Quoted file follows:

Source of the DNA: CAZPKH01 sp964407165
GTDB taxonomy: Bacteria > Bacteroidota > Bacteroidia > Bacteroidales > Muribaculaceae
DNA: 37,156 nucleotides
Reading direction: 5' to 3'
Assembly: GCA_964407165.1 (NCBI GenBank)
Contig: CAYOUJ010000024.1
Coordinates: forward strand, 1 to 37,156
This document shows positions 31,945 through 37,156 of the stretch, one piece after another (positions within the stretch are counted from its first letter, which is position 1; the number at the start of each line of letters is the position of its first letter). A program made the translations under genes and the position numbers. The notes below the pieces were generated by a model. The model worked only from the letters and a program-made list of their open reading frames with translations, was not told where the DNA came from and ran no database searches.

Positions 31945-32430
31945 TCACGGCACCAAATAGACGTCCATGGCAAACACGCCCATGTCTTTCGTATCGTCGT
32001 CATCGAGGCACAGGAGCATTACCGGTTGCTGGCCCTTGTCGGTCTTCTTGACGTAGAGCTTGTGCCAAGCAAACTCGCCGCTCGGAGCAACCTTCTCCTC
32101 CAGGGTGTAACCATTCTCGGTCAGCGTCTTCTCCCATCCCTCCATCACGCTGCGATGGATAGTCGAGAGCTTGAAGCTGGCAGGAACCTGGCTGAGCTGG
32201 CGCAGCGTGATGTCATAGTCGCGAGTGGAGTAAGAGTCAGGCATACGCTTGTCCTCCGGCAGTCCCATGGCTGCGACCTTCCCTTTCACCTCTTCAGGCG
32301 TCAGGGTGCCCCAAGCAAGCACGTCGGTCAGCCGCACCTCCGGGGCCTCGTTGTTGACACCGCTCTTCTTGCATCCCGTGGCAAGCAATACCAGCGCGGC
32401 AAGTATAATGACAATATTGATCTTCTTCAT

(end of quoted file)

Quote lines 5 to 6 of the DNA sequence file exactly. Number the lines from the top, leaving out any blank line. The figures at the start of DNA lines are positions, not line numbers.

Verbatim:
Assembly: GCA_964407165.1 (NCBI GenBank)
Contig: CAYOUJ010000024.1